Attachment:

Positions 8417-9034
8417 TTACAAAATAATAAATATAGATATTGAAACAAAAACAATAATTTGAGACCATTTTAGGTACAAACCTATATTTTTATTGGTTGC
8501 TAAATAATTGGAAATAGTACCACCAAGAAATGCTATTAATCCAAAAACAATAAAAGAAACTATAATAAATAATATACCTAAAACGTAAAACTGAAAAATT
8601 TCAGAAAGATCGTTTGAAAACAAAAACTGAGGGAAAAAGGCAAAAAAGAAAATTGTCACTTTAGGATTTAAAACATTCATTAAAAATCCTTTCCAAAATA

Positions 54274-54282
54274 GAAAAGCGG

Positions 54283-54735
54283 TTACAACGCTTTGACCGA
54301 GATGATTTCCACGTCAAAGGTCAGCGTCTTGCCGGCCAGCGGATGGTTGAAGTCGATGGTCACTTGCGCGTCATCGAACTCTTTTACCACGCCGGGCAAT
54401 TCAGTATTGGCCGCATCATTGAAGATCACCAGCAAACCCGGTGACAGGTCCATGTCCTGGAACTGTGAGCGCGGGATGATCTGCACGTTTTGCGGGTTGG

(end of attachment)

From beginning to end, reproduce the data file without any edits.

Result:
Positions 8417-9034
8417 TTACAAAATAATAAATATAGATATTGAAACAAAAACAATAATTTGAGACCATTTTAGGTACAAACCTATATTTTTATTGGTTGC
8501 TAAATAATTGGAAATAGTACCACCAAGAAATGCTATTAATCCAAAAACAATAAAAGAAACTATAATAAATAATATACCTAAAACGTAAAACTGAAAAATT
8601 TCAGAAAGATCGTTTGAAAACAAAAACTGAGGGAAAAAGGCAAAAAAGAAAATTGTCACTTTAGGATTTAAAACATTCATTAAAAATCCTTTCCAAAATA

Positions 54274-54282
54274 GAAAAGCGG

Positions 54283-54735
54283 TTACAACGCTTTGACCGA
54301 GATGATTTCCACGTCAAAGGTCAGCGTCTTGCCGGCCAGCGGATGGTTGAAGTCGATGGTCACTTGCGCGTCATCGAACTCTTTTACCACGCCGGGCAAT
54401 TCAGTATTGGCCGCATCATTGAAGATCACCAGCAAACCCGGTGACAGGTCCATGTCCTGGAACTGTGAGCGCGGGATGATCTGCACGTTTTGCGGGTTGG